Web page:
Republican Party (United States)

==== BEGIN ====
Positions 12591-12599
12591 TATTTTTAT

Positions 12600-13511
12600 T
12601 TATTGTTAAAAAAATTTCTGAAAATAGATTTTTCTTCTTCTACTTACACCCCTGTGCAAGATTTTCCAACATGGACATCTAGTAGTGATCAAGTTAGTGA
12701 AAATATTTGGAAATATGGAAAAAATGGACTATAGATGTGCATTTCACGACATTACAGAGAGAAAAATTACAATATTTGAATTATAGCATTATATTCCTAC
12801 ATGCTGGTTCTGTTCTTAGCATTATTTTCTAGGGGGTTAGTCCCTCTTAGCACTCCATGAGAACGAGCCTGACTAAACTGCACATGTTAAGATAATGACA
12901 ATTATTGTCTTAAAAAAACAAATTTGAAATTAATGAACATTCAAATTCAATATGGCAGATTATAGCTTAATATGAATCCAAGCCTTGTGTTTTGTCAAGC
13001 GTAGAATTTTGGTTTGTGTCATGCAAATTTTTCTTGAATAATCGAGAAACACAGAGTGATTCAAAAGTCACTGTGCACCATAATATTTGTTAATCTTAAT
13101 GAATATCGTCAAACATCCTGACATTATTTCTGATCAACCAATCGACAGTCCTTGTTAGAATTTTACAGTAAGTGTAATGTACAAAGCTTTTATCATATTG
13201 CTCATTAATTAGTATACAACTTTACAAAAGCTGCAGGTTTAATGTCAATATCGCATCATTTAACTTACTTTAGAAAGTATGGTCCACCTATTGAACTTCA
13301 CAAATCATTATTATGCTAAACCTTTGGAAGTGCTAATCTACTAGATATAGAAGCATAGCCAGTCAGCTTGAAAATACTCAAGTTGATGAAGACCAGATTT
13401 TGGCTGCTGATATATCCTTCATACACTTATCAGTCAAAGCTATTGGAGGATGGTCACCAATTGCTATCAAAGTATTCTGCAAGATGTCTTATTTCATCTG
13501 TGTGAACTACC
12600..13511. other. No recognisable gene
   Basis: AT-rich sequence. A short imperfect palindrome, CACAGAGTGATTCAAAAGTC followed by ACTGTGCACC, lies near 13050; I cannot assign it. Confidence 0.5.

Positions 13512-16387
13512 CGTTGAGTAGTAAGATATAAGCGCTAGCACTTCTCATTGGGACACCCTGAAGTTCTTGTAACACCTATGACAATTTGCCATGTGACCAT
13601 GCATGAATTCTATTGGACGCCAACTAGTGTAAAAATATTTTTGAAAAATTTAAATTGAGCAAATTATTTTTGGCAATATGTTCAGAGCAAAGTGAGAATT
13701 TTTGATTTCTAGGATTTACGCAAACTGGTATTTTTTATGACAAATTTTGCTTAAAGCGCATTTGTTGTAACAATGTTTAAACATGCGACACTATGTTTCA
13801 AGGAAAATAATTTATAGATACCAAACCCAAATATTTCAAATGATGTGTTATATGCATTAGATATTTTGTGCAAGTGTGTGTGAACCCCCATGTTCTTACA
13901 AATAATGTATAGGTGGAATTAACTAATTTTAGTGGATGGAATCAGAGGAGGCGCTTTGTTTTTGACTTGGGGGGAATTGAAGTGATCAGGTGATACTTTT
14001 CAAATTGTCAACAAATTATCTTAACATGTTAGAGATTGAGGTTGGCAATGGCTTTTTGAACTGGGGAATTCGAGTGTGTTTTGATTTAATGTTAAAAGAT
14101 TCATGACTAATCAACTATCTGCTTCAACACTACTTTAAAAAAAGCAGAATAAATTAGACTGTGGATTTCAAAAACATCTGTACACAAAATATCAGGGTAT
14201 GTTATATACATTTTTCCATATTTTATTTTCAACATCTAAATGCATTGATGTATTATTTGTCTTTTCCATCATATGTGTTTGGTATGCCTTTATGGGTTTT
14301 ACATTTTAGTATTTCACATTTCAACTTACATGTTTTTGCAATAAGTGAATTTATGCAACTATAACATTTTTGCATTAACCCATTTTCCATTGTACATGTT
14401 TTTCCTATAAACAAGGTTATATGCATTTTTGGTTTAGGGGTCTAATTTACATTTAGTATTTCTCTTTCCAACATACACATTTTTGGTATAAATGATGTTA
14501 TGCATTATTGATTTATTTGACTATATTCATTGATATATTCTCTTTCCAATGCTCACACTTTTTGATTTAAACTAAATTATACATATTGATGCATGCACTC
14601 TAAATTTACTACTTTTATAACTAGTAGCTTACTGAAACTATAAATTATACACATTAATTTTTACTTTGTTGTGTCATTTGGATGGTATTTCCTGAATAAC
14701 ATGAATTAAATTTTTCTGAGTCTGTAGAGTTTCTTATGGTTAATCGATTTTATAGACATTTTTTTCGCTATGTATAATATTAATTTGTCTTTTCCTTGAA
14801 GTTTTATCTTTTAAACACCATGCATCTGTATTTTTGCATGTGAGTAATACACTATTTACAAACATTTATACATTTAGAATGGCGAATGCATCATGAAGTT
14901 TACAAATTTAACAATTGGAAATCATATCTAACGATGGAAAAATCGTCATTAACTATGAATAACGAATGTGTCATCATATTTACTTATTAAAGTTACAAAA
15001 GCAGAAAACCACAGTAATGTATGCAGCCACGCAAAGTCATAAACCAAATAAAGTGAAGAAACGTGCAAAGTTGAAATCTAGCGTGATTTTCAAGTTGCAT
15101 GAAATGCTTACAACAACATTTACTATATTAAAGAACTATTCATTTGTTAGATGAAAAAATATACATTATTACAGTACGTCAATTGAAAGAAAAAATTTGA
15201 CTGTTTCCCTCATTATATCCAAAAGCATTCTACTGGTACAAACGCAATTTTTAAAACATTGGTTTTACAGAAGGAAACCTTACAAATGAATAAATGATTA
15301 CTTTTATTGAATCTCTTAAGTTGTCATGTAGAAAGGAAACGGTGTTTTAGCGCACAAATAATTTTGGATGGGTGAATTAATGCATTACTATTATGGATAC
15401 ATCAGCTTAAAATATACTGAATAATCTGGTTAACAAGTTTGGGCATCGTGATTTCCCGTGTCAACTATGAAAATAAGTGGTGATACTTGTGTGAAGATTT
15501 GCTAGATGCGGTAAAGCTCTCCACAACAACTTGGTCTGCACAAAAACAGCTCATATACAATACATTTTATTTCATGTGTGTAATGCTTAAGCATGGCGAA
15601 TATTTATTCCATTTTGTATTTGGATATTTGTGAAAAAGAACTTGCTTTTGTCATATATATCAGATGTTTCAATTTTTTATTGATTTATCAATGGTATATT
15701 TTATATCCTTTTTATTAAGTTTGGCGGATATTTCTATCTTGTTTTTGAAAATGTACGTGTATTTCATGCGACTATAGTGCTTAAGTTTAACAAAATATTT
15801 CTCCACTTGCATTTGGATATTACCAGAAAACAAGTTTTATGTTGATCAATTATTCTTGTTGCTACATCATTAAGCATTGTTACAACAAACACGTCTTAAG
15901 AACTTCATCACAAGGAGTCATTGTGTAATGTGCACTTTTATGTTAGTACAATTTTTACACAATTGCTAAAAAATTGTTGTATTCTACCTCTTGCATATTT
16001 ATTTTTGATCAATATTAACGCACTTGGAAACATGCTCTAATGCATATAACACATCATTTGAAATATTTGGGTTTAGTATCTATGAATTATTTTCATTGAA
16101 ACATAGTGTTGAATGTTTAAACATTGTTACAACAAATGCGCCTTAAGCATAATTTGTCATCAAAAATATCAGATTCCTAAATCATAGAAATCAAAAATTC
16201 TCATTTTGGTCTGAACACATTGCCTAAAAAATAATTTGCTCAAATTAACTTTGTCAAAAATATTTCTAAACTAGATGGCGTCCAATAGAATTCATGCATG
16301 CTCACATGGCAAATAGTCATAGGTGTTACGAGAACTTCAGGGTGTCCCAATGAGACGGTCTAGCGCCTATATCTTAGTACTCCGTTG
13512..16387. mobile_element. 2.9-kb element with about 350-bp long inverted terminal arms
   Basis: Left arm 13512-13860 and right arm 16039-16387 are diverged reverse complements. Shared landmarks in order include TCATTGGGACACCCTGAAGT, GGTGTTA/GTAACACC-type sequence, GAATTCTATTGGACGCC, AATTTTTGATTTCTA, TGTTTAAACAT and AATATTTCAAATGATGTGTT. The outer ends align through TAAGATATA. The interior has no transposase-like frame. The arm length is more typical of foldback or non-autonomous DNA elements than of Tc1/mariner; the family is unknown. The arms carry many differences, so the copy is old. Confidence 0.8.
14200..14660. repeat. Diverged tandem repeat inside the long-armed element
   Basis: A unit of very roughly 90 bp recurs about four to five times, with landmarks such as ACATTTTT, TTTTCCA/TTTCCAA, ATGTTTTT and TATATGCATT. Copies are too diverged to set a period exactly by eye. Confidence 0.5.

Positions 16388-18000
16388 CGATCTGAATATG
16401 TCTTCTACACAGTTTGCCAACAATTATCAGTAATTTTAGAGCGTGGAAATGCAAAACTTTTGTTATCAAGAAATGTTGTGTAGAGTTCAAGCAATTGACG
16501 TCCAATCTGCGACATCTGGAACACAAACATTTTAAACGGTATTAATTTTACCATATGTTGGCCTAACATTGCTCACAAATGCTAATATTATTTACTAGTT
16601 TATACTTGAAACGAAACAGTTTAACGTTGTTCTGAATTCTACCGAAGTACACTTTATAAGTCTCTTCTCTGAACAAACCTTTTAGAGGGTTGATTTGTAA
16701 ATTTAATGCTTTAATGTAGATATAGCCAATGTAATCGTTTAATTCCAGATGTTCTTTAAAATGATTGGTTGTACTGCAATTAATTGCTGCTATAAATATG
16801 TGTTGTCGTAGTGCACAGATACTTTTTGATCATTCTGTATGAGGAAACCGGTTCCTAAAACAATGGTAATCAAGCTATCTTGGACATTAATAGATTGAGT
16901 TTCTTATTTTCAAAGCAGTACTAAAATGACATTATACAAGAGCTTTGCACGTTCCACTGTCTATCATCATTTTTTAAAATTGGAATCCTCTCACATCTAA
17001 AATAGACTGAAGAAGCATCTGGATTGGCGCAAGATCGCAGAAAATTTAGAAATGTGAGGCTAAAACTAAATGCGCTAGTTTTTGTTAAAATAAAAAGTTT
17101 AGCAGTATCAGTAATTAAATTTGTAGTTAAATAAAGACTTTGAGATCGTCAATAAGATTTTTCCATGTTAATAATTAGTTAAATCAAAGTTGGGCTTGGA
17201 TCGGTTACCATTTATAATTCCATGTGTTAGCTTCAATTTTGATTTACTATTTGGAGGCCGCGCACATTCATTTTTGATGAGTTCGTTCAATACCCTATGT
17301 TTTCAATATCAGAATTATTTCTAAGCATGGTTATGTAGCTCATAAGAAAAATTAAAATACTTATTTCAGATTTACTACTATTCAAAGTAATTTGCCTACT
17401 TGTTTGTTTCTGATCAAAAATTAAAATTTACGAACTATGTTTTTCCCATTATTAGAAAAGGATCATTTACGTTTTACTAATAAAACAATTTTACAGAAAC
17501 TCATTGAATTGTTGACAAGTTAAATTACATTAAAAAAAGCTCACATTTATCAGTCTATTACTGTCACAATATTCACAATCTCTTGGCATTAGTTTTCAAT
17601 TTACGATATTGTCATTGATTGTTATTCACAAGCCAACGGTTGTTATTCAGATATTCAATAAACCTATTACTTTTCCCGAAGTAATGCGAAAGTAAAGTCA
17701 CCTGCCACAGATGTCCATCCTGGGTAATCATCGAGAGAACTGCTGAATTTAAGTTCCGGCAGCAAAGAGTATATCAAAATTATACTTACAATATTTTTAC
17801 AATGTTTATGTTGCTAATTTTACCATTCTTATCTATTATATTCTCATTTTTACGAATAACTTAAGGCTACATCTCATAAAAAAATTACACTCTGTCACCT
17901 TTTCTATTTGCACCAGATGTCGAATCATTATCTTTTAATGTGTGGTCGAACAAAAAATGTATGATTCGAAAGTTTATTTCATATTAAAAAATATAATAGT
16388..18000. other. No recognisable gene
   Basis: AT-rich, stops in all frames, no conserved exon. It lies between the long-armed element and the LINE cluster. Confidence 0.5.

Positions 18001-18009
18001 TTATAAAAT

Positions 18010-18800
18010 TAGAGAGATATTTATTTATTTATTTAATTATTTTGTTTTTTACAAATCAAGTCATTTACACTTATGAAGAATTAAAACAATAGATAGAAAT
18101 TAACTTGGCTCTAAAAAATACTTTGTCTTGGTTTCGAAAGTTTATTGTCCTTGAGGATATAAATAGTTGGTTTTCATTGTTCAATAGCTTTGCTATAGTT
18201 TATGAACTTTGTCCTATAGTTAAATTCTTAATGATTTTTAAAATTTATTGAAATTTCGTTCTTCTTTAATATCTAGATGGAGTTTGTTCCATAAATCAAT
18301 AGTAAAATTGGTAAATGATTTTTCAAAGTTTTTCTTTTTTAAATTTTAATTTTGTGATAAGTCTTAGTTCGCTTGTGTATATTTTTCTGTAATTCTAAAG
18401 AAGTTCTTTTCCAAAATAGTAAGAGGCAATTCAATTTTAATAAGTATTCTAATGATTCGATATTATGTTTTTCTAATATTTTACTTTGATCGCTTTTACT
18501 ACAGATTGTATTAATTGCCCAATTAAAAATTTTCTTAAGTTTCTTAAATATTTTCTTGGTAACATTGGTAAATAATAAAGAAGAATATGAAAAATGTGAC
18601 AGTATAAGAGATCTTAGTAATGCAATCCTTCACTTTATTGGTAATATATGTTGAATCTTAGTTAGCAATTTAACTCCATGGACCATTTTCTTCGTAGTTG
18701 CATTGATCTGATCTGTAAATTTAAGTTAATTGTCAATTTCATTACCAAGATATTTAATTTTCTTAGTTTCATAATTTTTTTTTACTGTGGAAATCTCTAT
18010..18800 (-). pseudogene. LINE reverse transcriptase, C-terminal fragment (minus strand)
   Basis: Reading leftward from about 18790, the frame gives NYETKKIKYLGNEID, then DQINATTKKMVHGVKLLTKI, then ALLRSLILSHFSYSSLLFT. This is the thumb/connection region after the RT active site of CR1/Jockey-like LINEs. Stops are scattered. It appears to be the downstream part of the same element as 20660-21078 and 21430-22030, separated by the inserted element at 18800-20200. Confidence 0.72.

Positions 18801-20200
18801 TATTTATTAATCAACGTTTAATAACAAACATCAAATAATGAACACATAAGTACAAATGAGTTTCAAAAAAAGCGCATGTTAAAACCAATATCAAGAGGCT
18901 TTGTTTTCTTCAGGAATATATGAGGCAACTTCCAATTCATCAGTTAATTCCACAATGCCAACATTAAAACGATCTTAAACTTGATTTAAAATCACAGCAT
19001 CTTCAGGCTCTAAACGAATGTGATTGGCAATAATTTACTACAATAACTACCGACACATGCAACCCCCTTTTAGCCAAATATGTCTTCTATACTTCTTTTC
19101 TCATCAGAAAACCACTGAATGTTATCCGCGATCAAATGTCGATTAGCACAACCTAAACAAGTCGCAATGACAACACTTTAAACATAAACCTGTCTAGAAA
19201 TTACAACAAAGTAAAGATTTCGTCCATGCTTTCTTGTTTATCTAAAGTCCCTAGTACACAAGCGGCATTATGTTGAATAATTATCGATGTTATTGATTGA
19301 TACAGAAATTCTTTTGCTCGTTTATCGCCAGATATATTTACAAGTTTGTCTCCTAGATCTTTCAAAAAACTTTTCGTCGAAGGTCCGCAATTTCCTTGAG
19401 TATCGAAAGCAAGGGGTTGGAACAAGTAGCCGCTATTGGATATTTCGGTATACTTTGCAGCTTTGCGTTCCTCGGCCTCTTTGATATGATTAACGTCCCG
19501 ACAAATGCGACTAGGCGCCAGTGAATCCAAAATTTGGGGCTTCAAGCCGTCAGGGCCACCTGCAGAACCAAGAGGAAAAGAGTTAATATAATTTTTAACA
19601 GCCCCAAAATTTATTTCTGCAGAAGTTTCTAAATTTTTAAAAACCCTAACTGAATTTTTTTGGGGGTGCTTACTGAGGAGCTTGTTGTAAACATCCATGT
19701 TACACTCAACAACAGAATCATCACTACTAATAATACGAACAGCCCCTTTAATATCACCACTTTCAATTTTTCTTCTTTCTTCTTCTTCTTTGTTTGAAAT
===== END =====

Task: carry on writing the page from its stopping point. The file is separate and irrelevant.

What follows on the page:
The Republican Party, commonly referred to as GOP (abbreviation for Grand Old Party), is one of the two major contemporary political parties in the United States, the other being its historic rival, the Democratic Party.Founded by anti-slavery activists, modernizers, ex-Whigs, and ex-Free Soilers in 1854, the Republicans dominated politics nationally and in the majority of northern States for most of the period between 1860 and 1932. There have been 18 Republican presidents, the first being Abraham Lincoln, who served from 1861 until his assassination in 1865, and the most recent being George W. Bush, who served from 2001 to 2009. The most recent Republican presidential nominee is former Massachusetts governor Mitt Romney, who lost in 2012 to Democratic incumbent Barack Obama.The party's platform is generally based on American conservatism, in contrast to the modern American liberalism of the Democrats. The Republican Party's conservatism involves support for free market capitalism, free enterprise, business, a strong national defense, deregulation, restrictions to labor unions, socially conservative policies and traditional values, usually with Christian overtones. The party is generally split on the issue of how to deal with illegal immigration.In the 114th U.S. Congress, Republicans have their largest majority in the House of Representatives since the 1928 election and a majority of seats in the Senate. The party also holds a majority of governorships and state legislatures. Specifically, 68 out of 98 partisan state legislative chambers have Republican majorities.